Buster Olney, with some news this morning:
Not surprisingly, Andrew Friedman’s deal with the Dodgers is record-setting: from sources, $35 million over 5 years, plus incentives.
— Buster Olney (@Buster_ESPN) October 24, 2014
That’s a lot of money! Probably. Right? Think about what other top baseball executives make for a second, and realize that, well, you have absolutely no idea, do you? What does Brian Sabean make? What does Theo Epstein make? Jon Daniels? I’m certain you couldn’t answer that without looking it up. I know I couldn’t, and in several cases, the salaries aren’t even public. (Technically, this isn’t either. We never really knew what Ned Colletti‘s contract was, and we should caveat this with the detail that this is just via an Olney source, nothing more official.)
Still, we didn’t expect Friedman to leave a comfy situation in Tampa Bay for anything less than top dollar, and this is that. Predictably, there’s been some rabble-rabble about those exorbitant luxurious big ticket Dodgers wildly overspending. (Just look at the replies to Olney’s tweet for a taste.) Maybe that’s true. Maybe they could have hired one of the execs they’ve been rumored to have been interested in — Josh Byrnes, David Forst, Billy Eppler, Mike Hazen, etc. — at a fraction of the price and received 80% of the contribution they’ll get from a Friedman/GM team.
Then again, here’s a potentially incomplete list of players who made between $6m and $8m in 2014, by average annual value (not necessarily actual take-home pay this season).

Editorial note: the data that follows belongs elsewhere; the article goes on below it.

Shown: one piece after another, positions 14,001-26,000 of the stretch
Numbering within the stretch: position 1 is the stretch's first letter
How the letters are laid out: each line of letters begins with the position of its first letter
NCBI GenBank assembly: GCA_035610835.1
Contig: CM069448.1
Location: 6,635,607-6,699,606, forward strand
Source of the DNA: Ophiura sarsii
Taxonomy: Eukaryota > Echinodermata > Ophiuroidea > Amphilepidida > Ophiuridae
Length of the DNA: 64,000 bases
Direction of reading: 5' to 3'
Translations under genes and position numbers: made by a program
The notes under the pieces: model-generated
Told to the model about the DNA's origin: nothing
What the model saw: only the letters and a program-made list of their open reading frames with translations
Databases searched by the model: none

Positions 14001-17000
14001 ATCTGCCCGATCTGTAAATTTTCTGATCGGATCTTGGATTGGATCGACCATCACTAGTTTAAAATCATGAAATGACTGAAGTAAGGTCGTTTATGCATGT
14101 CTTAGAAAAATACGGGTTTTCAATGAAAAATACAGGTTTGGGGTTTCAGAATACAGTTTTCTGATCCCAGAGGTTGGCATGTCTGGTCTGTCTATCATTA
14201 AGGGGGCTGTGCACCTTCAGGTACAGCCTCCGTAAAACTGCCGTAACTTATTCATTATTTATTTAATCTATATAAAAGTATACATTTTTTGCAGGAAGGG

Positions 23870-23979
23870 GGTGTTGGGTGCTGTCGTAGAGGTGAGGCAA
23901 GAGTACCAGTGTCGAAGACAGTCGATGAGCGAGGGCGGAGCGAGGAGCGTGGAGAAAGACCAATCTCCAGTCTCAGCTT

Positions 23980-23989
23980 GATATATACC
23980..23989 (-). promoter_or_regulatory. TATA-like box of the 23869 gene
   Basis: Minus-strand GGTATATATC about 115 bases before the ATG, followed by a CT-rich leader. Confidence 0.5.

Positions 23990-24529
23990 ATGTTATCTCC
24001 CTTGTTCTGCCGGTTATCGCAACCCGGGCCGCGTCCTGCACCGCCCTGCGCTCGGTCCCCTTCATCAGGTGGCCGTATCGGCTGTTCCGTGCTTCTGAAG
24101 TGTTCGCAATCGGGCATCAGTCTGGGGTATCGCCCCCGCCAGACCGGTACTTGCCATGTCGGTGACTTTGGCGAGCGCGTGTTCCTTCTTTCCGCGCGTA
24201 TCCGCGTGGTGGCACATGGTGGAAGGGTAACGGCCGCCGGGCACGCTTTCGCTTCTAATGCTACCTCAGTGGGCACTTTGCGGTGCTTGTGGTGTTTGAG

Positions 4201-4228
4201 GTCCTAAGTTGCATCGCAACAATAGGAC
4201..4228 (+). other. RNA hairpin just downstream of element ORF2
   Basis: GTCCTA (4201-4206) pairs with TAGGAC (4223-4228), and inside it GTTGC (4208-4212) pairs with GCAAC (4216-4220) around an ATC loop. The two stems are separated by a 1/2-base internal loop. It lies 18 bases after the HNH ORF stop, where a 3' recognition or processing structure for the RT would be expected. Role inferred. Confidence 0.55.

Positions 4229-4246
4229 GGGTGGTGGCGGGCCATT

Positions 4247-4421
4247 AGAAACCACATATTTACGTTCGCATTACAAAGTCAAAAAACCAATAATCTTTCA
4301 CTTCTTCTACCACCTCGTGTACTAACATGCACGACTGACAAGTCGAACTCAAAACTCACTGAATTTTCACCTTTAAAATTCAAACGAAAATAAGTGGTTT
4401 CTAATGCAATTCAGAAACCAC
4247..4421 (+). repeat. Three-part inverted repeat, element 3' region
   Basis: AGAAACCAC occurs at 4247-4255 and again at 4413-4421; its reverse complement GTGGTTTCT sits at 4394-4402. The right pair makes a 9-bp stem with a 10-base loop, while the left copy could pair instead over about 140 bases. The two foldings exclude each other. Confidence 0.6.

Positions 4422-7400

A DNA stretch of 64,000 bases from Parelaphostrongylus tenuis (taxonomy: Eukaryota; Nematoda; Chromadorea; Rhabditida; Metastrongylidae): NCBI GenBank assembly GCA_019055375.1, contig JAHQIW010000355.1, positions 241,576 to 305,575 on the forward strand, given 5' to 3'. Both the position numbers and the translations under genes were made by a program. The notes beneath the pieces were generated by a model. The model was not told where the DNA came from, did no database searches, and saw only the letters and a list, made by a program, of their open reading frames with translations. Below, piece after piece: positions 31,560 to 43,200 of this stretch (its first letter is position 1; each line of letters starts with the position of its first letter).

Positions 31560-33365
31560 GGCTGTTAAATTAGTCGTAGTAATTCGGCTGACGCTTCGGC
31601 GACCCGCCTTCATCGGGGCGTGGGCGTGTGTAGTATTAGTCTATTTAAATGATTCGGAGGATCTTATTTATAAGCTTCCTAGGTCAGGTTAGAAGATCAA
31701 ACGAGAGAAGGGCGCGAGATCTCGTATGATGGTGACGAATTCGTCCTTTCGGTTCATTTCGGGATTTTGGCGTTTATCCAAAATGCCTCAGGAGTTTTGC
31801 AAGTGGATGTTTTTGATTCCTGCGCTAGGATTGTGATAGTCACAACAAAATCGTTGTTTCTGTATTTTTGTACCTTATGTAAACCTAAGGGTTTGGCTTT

There’s some good players on that list. Puig! Ryu! Iwakuma is awesome. So is Gomez. Hughes had a shockingly great year, as did Brantley. But there’s also a ton of catastrophes there, aren’t there? There’s a few middle relievers of various quality. Johnson didn’t throw a pitch for San Diego. Craig was one of baseball’s worst players this year, and capping this at $8m eliminates some of the true disasters, like Brian Wilson, Andre Ethier, B.J. Upton, Tim Lincecum, Dan Uggla, and so on.
The point, really is this: $7m per year buys you a little in terms of players, but not a ton. (Some of the seemingly good values on the list above are misleading, because they weren’t attained in true free agency.) $7m per year to bring in one of the best and brightest executives in the sport, one who will have more impact on so many different areas of the organization than the average player would, seems like a pittance in comparison. (And it won’t even count against the luxury tax!)
So yeah, this is probably a lot of money, but it also comes back to what I’ve always said about the public’s perception of player salaries: Who cares? You should care about what a pro athlete is making for one of two reasons: 1) if spending too much on one player limits the team’s ability to spend to fill other holes, or 2) if an under-performing player is kept in the lineup simply due to his salary. No. 1 hasn’t been an issue for the Dodgers under this ownership group. No. 2 has, to some extent. Otherwise, it really doesn’t matter what a player or exec makes, and if Friedman does what he’s brought in to do, and gets the Dodgers a title, then you won’t care whether he’s making $7m/year or $70m/year.